Tuesday, February 10, 2009

Change as a catalyst for security

IT Budgets are expected to be flat for just about everybody in 2009; IT security spending will likely be the same. After years of relatively strong management support this may seem like a setback, but I’m convinced that the proverbial glass is still at least half full.

Even if new security technology rollouts are being delayed, that doesn’t mean the entire organization is standing still. Management faces pressure on revenues and costs, and they’re going to be very active pursuing any and all strategies to make improvements in both of those categories. These pressures are going to drive change, and change can become a powerful catalyst if you can influence the organization to address security issues opportunistically.

There are two keys to an opportunistic security strategy: first, a thorough understanding of the gaps in administrative, technical and physical controls across the enterprise. And second, an equally sound understanding of how to produce better security as a side effect of operational improvements.

As an example, the Visible Ops Handbook describes high performance organizations which have gained control over their change management processes, boosting efficiency. More importantly, “by putting in controls to find variance, they have implemented preventative and detective procedures to manage risk.” Security is a side effect; an externality of operational improvements.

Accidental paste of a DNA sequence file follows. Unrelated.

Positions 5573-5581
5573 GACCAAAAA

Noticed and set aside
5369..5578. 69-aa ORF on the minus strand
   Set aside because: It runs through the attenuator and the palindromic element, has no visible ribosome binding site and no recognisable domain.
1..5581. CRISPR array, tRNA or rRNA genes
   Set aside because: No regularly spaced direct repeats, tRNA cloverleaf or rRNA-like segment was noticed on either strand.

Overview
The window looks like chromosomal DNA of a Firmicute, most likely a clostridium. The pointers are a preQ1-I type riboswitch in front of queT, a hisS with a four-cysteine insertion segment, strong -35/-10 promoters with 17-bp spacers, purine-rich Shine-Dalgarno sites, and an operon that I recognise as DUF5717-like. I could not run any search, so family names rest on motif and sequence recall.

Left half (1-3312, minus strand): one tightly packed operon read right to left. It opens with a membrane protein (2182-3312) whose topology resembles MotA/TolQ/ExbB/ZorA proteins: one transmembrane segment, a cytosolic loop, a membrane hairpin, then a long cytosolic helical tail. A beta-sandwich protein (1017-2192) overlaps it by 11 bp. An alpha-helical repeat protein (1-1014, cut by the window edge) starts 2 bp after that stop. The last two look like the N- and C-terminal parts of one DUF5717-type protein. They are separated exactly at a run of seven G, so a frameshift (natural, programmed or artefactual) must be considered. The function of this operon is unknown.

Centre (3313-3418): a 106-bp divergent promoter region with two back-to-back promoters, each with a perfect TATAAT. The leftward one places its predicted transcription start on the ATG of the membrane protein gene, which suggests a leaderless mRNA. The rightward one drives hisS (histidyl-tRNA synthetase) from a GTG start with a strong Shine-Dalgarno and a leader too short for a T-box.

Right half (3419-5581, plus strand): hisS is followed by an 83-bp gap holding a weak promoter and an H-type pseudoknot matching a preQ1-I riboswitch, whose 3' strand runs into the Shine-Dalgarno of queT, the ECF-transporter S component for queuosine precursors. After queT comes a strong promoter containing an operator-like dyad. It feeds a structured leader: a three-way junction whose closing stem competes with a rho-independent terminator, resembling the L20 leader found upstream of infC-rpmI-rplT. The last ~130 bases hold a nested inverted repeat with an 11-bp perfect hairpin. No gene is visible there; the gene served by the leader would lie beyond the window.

The output of security control gap assessments effectively becomes a shopping list for an opportunistic security manager. Once you start looking at security as a positive side effect, there are at least four main opportunistic strategies available:
1. Attrition: retire systems with known gaps. Network gear with password length / strength limitations? Applications on end-of-life operating systems? Security won’t drive these retirement decisions – but it makes a good tiebreaker.
2. Relocation: consolidate critical systems from environments with low control coverage in areas with better protection capabilities.
3. Extension: broaden the asset base addressed by compliant platforms as an overlay, reducing configuration diversity and streamlining support costs.
4. Outsourcing: When transitioning, fully document procedural controls that were informally implemented, but not consistently.

Visible Ops describes the mechanics of strategies 3 and 4, but in a different context. They’re two instances of a common theme: quality and control make a strong foundation for both security and cost efficiency. Some organizations will be better positioned to take an opportunistic approach in 2009. A lot depends on the manager, but there are other factors that will also play a significant role:
1. Metrics maturity: does the organization have an objective view of control coverage and control strength?
2. Communications: Accountable system owners and project sponsors need to be aware of the current state of protection, and the expected effects (benefits) of proposed changes.
3. Line of sight to business objectives: how does coverage and exposure impact profit and loss?
4. A significant volume of organizational change.
5.Operational flexibility and creativity
to modify projects, ensuring that opportunities to improve security are incorporated.
6. Continuous improvement: once a change has been made, capture and replicate it. And just as important: make sure that subsequent change in these environments do not reopen old vulnerabilities.

“Progress, of the best kind, is comparatively slow. Great results cannot be achieved at once; and we must be satisfied to advance in life as we walk, step by step.”
--Samuel Smiles [Scottish author, 1812-1904]

No comments: